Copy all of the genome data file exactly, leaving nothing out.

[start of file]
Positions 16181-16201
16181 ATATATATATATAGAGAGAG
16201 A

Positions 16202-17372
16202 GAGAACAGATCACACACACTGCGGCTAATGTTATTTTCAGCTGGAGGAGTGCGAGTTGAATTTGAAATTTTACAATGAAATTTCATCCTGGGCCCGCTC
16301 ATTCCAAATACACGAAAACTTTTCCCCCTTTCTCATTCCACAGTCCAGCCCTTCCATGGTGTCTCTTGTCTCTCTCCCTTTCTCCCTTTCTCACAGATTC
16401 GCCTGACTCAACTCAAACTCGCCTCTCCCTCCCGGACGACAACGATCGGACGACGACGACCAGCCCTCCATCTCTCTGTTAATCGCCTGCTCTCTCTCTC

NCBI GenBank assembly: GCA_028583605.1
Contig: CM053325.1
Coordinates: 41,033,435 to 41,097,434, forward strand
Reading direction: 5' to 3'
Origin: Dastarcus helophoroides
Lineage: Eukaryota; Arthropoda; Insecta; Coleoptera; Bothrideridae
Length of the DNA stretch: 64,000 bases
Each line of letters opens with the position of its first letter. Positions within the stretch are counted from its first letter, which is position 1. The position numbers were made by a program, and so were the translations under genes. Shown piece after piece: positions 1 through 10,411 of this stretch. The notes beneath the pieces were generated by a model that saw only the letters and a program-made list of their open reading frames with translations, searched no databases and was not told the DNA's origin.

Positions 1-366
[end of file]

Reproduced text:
Positions 16181-16201
16181 ATATATATATATAGAGAGAG
16201 A

Positions 16202-17372
16202 GAGAACAGATCACACACACTGCGGCTAATGTTATTTTCAGCTGGAGGAGTGCGAGTTGAATTTGAAATTTTACAATGAAATTTCATCCTGGGCCCGCTC
16301 ATTCCAAATACACGAAAACTTTTCCCCCTTTCTCATTCCACAGTCCAGCCCTTCCATGGTGTCTCTTGTCTCTCTCCCTTTCTCCCTTTCTCACAGATTC
16401 GCCTGACTCAACTCAAACTCGCCTCTCCCTCCCGGACGACAACGATCGGACGACGACGACCAGCCCTCCATCTCTCTGTTAATCGCCTGCTCTCTCTCTC

NCBI GenBank assembly: GCA_028583605.1
Contig: CM053325.1
Coordinates: 41,033,435 to 41,097,434, forward strand
Reading direction: 5' to 3'
Origin: Dastarcus helophoroides
Lineage: Eukaryota; Arthropoda; Insecta; Coleoptera; Bothrideridae
Length of the DNA stretch: 64,000 bases
Each line of letters opens with the position of its first letter. Positions within the stretch are counted from its first letter, which is position 1. The position numbers were made by a program, and so were the translations under genes. Shown piece after piece: positions 1 through 10,411 of this stretch. The notes beneath the pieces were generated by a model that saw only the letters and a program-made list of their open reading frames with translations, searched no databases and was not told the DNA's origin.

Positions 1-366